The first step in gaining control of your finances starts with becoming debt free. Once you can stop worrying about repayments on your credit cards, loans and vehicle purchases you’ll instantly start to feel wealthier.
What’s more, all that money that you have been spending on debt repayments can – at last – be put towards more exciting things. Even just a few hundred dollars a month can start to grow rapidly when you know how, turning into a nest egg that will protect you and your family for years to come.
But how do you pay off debt most easily?
Luckily, having paid off over $40,000 worth of consumer debt myself since starting this blog, I consider myself pretty well-versed in the process.
What follows are therefore the steps that I have found to be most effective, placed carefully into the order I recommend following. In other words, it’s what I would have done if I knew then what I know now…
Negotiate Your Debt
First things first – not all debt is set in stone. In many cases, contacting the companies you owe money too can be surprisingly effective. In many cases interest can be eliminated or reduced, rapidly cutting your debt before you’ve even paid off a single penny.
You just need to be willing to ask each creditor what they might be able to do to help you become debt free.
You can either do this yourself (if you have the time) or utilize a company like National Debt Relief to negotiate your debt down on your behalf.
Transfer to a Lower Interest Rate
Once you’ve successfully knocked a reasonable amount of debt off the total you owe, the next step is to stop the debt growing any further. This means you should stop using your credit cards, stop applying for any more credit and, if possible, reduce the interest you’re paying on your outstanding debts.
In some situations companies may even put a hold on interest payments altogether, while in others you can transfer high-interest debt (such as credit cards) to a lower interest alternative.
For example, you may be able to take out a low-cost loan or a credit card with a zero interest period, and then shift your existing debt onto this more cost-effective vehicle.
In doing this, you won’t have that nasty feeling of your debt constantly running ahead of you. Instead, every payment you make will make a positive impact in your debt, helping you to pay it off much sooner.
Increase Your Income
The more money you can throw at your debt, the sooner you’ll have it paid back. The math is pretty simple of course, assuming you’ve managed to halt interest on the debt. If you want to be debt free in a year then simply divide what you owe by twelve, and aim to pay back this amount of debt each month.
One handy tip for paying off debt sooner is simply to earn more money – so you have more disposable income to throw at the problem.
While this may sound like a pipedream, these days there are a huge number of ways to earn extra money. You could offer to do overtime at work, you could set up a local pet sitting business or – and this is my recommendation – you could start your own blog to earn extra money from home.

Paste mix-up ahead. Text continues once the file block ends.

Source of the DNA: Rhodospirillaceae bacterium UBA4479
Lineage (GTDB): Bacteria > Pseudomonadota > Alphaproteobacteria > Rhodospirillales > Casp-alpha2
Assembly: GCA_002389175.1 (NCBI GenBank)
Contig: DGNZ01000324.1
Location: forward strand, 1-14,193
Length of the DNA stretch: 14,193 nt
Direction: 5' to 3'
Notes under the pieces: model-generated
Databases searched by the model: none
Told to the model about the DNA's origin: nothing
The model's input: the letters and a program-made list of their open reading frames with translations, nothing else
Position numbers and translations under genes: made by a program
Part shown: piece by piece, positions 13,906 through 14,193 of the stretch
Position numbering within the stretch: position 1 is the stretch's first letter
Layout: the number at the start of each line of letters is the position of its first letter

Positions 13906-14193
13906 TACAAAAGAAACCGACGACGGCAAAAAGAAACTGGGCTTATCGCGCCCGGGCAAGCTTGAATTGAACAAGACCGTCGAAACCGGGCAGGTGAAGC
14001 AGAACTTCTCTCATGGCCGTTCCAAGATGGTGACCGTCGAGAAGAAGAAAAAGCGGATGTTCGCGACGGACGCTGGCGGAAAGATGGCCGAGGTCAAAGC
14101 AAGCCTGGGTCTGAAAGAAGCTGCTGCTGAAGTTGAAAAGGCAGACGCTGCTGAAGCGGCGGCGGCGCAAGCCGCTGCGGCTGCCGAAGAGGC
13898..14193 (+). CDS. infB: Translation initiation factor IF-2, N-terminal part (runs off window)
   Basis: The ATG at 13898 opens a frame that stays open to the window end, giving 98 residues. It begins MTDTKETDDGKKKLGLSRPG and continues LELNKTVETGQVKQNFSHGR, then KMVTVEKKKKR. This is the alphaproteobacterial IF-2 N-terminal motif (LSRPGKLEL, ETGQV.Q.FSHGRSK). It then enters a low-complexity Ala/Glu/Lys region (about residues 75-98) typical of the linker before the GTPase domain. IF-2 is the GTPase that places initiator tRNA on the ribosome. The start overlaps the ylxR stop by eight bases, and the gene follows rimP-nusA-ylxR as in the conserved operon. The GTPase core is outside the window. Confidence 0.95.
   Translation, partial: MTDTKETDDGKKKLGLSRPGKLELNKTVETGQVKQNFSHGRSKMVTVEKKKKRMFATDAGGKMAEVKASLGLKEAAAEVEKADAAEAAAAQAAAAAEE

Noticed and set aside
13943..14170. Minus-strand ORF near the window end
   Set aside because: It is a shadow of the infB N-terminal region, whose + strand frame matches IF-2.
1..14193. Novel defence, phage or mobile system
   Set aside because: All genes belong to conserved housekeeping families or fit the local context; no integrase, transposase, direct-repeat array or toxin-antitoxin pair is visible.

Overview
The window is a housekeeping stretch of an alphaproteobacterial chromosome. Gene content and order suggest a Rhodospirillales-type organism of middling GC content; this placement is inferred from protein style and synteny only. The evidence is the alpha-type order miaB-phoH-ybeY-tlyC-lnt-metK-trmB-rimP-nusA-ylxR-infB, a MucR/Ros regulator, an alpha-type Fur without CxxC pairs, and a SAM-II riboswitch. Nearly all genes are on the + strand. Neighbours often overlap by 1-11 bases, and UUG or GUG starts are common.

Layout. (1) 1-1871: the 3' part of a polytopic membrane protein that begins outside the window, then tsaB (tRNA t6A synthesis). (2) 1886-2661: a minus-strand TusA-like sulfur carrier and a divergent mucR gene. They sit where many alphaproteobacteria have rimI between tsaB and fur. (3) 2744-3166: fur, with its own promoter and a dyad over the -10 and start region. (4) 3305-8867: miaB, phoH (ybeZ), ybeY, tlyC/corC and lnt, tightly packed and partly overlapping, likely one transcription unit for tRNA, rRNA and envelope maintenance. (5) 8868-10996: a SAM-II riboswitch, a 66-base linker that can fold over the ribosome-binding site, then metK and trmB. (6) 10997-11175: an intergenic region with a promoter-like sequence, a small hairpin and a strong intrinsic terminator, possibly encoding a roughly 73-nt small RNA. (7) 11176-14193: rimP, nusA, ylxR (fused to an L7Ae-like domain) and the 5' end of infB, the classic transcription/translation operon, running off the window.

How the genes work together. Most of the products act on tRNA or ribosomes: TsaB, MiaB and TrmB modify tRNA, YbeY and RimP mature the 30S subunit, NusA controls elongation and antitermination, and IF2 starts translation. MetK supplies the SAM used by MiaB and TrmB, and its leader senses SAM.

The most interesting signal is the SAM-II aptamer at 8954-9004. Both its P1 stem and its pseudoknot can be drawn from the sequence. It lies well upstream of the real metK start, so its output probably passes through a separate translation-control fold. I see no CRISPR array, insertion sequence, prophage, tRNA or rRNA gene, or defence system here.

Even if your new business venture brings in just a few hundred extra dollars a month, you’ll be astonished just how much time it will save you when paying off debt.
Create a Spending Plan
By now you know how much debt you owe, and you’ve increased your income as much as possible. Step four therefore involves creating a “spending plan”.
The goal here is to reduce down your expenses as much as possible, so that you have as much disposable income as possible to use for debt repayments. So try to reduce your rent. Cancel services you don’t need. Make sure you’re earning money back on purchases.
The higher your income, and the lower your outgoings, the easier you’ll find it to put aside the money to become debt free.
Make Your Payments Automatic
Lastly, once you’ve decided on your spending plan, the final step is to automate as much of it as possible. The reason is simple: not only does it reduce the effort required to pay off debt, but you can also rest easy that you’re becoming debt free without needing to constantly watch and worry.
Try setting up payments to go out whenever you get paid, ensuring that the most important expenses – your rent or mortgage, and your debt repayments – come out straight away. In this way you’ll never have that sinking feeling of finding that you haven’t got enough cash left at the end of the month to cover your debt repayments.
What’s more, once these “critical” payments have been made, it’s much easier to see how much you have “spare” to spend between now and your next paycheck.
Follow these five simple steps and you’ll find that paying off debt can become reasonably painless. What’s more, think of how you’ll feel in a year’s time when those statements finally drop to zero. That’s the point at which you can really start to make a difference in your financial future.